hence the fame of the supposed set-theoretic 'paradoxes.'

The most important result of this concern was the idea that there is
no such
thing as logical content: arguments, if expressed in a certain way,
can
approach logical content but can never actually contain it, because,
again,
argumentation necessarily leads to paradox.

So, for practitioners of constructivism or practical geometry, the
only way
out was a compromise: construct an argument, but make it contain the
constructivist idea. *That idea is that mathematics is an inherent
human
function.

For those interested in logical content, this is already so far afield
that
eyes glaze over. *And it was never seen to be relevant to relativity,
because
no one was able to say how Einstein used practical geometry as a
technique in
constructing an argument. *"Geometry and Experience" was seen to be a
bunch
of genial generalities with no relevance to relativity. *Why were
people
unable to understand where Einstein used "practical geometry"?
Because, I
think, we share so much of constructivist mathematical thinking that
we are
blind to its presence in arguments.

In any event, you ought to know that Einstein DID use practical
geometry in
developing the relativity of simultaneity. *Whatever else you may now
argue
regarding the relativity of simultaneity, you can no longer ignore
the
constructivist mathematics in it--that, now, HAS to be taken into
account.
There is an historical sidetrack to this: Einstein's use of
constructivist
math is in "disguised" form in the 1905 paper.

So, I think intentionally, he made it explicit in the "train
experiment." *If
you notice, the train experiment and the clock experiments are the
same
experiment: they can be translated mechanically, one into the other.

Thus, the constructivist term Einstein inserted into the train
experiment is
also present in the clock experiment.

Remember, that in doing this, he intentionally deprived the argument
of
logical content, because he felt he had to do so. *If YOU feel that
one must
do so, this will not bother you. *If you insist on logical content in
your
argument, it will bother you A LOT. *So it's really a matter of taste,
and
not one for debate.

As the paper below says, at one stage of the argument, point M is said
to
"naturally" (fallt zwar...zusammen" in the original German) coincide
with
point M'. *(By the way, close readers of this text--translators--have
realized that this was a conceptual anomaly: they treat it differently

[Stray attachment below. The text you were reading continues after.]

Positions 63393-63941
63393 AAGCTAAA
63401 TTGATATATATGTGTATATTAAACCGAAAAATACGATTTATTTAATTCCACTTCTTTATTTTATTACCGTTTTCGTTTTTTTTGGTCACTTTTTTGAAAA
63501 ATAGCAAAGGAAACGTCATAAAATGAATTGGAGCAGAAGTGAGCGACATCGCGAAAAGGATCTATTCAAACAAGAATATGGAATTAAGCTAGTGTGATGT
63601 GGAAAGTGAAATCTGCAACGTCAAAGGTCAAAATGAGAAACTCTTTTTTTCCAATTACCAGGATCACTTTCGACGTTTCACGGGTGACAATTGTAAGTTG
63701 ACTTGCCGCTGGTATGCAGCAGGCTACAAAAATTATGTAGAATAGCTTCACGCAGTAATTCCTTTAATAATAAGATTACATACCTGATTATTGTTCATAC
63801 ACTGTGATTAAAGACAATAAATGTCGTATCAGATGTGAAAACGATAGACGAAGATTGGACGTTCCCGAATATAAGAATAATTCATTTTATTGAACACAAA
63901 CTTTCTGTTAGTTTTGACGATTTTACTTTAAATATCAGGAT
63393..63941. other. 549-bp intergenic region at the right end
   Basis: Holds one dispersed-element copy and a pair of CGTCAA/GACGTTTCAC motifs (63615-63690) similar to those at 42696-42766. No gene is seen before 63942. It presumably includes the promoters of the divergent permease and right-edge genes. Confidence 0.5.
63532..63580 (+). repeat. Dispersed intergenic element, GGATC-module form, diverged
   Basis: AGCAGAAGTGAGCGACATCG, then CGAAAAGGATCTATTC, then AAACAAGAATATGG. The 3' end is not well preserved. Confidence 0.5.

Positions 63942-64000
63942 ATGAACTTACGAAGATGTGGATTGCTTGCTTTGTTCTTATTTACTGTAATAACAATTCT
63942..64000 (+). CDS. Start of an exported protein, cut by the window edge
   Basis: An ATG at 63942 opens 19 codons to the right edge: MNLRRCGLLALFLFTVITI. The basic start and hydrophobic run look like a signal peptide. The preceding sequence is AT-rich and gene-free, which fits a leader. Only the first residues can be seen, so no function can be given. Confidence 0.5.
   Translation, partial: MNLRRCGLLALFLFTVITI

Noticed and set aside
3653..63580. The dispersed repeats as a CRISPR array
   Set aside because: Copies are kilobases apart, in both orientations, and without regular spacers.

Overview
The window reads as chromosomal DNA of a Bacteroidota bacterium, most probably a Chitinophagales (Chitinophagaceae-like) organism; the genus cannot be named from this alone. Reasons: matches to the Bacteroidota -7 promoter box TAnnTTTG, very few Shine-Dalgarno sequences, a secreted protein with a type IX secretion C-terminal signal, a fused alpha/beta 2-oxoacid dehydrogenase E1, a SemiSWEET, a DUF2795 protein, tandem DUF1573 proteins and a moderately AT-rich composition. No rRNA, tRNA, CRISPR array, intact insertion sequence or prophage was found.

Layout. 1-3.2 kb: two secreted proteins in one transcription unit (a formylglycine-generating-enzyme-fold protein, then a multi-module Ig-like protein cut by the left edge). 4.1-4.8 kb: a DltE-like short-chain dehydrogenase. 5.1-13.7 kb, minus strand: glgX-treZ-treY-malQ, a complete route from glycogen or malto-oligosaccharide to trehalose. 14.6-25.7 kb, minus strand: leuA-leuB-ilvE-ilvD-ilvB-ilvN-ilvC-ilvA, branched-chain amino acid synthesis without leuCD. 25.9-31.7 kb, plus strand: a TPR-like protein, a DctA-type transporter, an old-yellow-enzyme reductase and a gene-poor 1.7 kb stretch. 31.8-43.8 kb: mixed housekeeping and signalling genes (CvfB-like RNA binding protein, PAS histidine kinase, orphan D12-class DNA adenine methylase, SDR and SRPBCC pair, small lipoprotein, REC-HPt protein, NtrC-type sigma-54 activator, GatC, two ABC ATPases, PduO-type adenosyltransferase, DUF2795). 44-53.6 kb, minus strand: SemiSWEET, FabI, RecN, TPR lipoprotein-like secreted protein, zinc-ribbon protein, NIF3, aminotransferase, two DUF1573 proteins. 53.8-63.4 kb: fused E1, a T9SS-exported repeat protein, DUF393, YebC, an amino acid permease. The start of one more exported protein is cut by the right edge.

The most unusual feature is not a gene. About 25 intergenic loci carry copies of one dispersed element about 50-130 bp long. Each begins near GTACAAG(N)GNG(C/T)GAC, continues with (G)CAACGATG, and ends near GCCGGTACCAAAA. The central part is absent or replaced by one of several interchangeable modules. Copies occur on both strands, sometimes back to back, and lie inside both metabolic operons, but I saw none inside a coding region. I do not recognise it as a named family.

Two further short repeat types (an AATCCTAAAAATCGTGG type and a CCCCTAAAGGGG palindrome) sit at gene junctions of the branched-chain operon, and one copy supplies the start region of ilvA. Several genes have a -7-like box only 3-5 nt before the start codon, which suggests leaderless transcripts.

in the
French and Italian translations of RELATIVITY).

The logical problem with this notion is as follows:

1. *if you drop the term, and M and M' coincide in traditional
Euclidean
fashion, you are led to the contradiction of assuming two Cartesian
coordinate systems and deducing one such system (I leave the proof of
this to
you).

So M and M' cannot coincide in a Euclidean way: that much cannot, I
think, be
contested and no one has ever argued that they could so coincide and
that
Einstein was saying that they did so coincide. *At least, I haven't
seen any
such contentions.

2. *if you retain the term, you find that it is not part of the
formulation
of the relativity of simultaneity. *It is not a definition, an
assumption, a
principle, a deduction or anything else. *You will look in vain for
the
logical role it plays in the argument. *It doesn't play any at all.
It
simply rattles around in the argument--a loose cannon on deck.

So what is it? *It is what Einstein always meant it to be: it is an
arbitrary
insertion into the argument, made necessary--according to his approach
of
"practical geometry"--in order for the argument to avoid paradox. *So
Einstein did exactly what he wanted to do. *However, I think we have
had an
unconscious prejudice against the lack of logical content, so we never
wanted
to think that that's what he wanted to do, or did do. *But that's not
taking
Einstein seriously. *I suggest you take him seriously--at least do him
that
courtesy, if you are going to pay any attention to what he says.

By the way, are there any paradoxes? *That is, was there anything for
Einstein to worry about? *No. *Not even Zeno's paradox has stood up
to
analysis. *The "logical" compulsion we feel with respect to the
paradoxes so
far proposed, is an artifact of their construction--it's their
rhetoric--it
is not a result of logical content in these arguments. *They have
none. *Too
bad, because they are very seductive. *But that's the way it is.

This is where the new set theory history is making all kinds of
contributions.